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Nospmas. M. Egiap Nospmas. M.

On view

Nospmas. M. Egiap Nospmas. M.

Artist: Charles Demuth (American, 1883 - 1935)

Date: 1921
Medium: Oil on canvas
Dimensions:
Overall: 24 × 20 1/4 × 1in. (61 × 51.4 × 2.5cm)
Framed: 33 1/2 × 29 1/2 × 13/16in. (85.1 × 74.9 × 2cm)
Signed: Verso: '[title] / C. Demuth / Lancaster, Pa. / 1921'
Credit Line: Museum Purchase
Object number: 68.29
Text Entries

Lancaster, Pennsylvania, was the lifelong home of Charles Demuth, a major early American modernist and Precisionist. Most of his works were painted here and many treat Lancaster subjects, ranging from vaudeville themes to still-life arrangements inspired by produce available at the local farm markets and his own flourishing garden—which he and his mother maintained in back of his house on East King Street—to views of the city’s buildings.

Demuth’s paintings inspired by Lancaster’s architecture remain among the artist’s strongest and most fascinating works.(1) He painted his first on this theme in 1919 and his last in 1933, although he continued to explore other subjects throughout this period. When they were first shown, his architectural scenes did not receive the favorable reception that greeted his more accessible vaudeville and still-life subjects, and the critics struggled to sort out their strongly formal characteristics and evocatively elusive meanings.(2)

Demuth painted about twenty works of Lancaster structures and almost all of them treat specifically identifiable sites within the city.(3) Probably none of his subjects is more familiar than the John W. Eshelman Feed Company’s grain elevators, erected in 1919, which once stood at 244 North Queen Street, just a few blocks away from the artist’s home near the city’s center. This site, one of several local groups of buildings that served as the source for multiple paintings by the artist, possessed a rich personal resonance for him.(4) Not only did it inspire Demuth’s most famous work, the powerfully iconic My Egypt of 1927, but also his Buildings, Lancaster of 1930 (both, Whitney Museum of American Art), which depicted other structures that were a part of the Eshelman complex.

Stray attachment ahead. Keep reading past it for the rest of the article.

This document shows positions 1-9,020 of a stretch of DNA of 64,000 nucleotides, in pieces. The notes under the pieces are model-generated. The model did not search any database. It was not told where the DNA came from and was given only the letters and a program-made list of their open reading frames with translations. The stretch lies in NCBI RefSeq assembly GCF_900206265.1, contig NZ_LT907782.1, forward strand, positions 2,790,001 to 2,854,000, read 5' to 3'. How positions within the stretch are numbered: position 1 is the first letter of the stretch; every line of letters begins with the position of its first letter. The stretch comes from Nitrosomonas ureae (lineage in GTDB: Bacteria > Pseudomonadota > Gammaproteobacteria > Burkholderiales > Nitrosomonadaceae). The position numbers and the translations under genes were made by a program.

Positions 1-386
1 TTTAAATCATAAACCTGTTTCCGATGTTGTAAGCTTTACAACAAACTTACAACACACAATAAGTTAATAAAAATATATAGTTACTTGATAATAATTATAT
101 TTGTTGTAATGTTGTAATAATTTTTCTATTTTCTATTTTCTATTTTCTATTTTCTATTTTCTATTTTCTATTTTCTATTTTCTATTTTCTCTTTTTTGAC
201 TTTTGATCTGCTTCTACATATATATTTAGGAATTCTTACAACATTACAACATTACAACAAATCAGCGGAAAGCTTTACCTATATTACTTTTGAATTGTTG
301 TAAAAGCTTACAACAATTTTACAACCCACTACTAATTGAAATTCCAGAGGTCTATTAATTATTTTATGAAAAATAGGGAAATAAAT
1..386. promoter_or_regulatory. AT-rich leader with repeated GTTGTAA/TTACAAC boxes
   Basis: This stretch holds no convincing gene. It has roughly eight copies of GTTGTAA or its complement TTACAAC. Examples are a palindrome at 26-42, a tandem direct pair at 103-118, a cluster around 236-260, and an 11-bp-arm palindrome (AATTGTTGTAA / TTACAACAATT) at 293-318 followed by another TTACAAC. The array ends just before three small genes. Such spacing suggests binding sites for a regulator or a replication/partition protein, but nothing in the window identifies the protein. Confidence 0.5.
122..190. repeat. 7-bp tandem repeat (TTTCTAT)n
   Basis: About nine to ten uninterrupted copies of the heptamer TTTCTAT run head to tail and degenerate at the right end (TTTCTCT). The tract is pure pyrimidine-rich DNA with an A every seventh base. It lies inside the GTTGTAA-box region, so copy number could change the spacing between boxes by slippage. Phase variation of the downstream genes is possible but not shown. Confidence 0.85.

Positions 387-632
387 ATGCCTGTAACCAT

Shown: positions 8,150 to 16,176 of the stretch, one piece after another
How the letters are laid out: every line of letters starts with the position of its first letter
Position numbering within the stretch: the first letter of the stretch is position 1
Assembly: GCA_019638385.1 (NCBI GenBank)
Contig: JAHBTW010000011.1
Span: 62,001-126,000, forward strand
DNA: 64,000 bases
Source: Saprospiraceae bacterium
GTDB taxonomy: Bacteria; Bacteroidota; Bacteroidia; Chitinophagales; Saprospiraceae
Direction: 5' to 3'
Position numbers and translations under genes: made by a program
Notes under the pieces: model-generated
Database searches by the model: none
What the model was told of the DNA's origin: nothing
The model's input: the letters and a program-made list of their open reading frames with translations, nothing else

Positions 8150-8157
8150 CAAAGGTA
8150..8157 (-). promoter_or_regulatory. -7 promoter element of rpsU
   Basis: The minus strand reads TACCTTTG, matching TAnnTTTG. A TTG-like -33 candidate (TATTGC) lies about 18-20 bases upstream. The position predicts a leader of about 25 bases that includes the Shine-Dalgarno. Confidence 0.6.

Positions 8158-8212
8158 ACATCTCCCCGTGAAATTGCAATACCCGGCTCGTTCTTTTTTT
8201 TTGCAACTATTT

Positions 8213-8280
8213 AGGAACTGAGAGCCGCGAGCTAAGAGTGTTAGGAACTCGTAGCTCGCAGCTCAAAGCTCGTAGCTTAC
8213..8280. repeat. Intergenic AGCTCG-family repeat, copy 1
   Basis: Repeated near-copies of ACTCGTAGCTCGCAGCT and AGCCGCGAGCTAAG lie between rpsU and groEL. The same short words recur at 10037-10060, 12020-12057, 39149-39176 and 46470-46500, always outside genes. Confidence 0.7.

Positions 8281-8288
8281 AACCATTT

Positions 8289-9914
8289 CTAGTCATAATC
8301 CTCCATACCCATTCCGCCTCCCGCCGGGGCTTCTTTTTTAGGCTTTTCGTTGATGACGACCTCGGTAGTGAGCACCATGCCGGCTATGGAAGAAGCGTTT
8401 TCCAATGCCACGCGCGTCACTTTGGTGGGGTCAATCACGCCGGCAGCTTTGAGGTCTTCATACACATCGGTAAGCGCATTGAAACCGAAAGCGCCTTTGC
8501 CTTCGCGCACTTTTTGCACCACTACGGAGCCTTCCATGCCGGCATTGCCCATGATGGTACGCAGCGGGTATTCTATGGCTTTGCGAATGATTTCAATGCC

Demuth gave unusual titles to these paintings and the strangest one surely is Nospmas. M. Egiap Nospmas. M., a side view of the Eshelman grain elevators.(5) The quixotic title has long been problematic for Demuth scholars, and while several explanations have been proposed, none are conclusive, and it may never be satisfactorily deciphered. It has frequently been observed that, read backward, its letters form a seemingly recognizable name, “M. Sampson Paige M. Sampson.” While this may indeed be significant, no similar name appears in Lancaster city directories of the period, nor has the identity of the “Monsieur Sampson”(6) suggested by Emily Farnham been discovered. One theory was that the title relates “page Sampson . . . tear these buildings down,”(7) yet it is not clear why Demuth would have favored the demolition of these structures. He frequently painted industrial images, regarding them as positive aspects of the Lancaster cityscape. Alvord L. Eiseman has proposed a link to the biblical Sampson,(8) but while the elevators may have retained an emblematic biblical connotation dating from Demuth’s youth,(9) this explanation too provides little in the Way of clarification. Other letters appear within the composition. Some are shortened from words such as “flour,” but others are too cryptic to be decoded and the visual references, such as signs and billboards, which may have suggested them to the artist, have long since disappeared. They may also contain as yet undiscovered connections to the writings of his friends Gertrude Stein, William Carlos Williams, or Marcel Duchamp.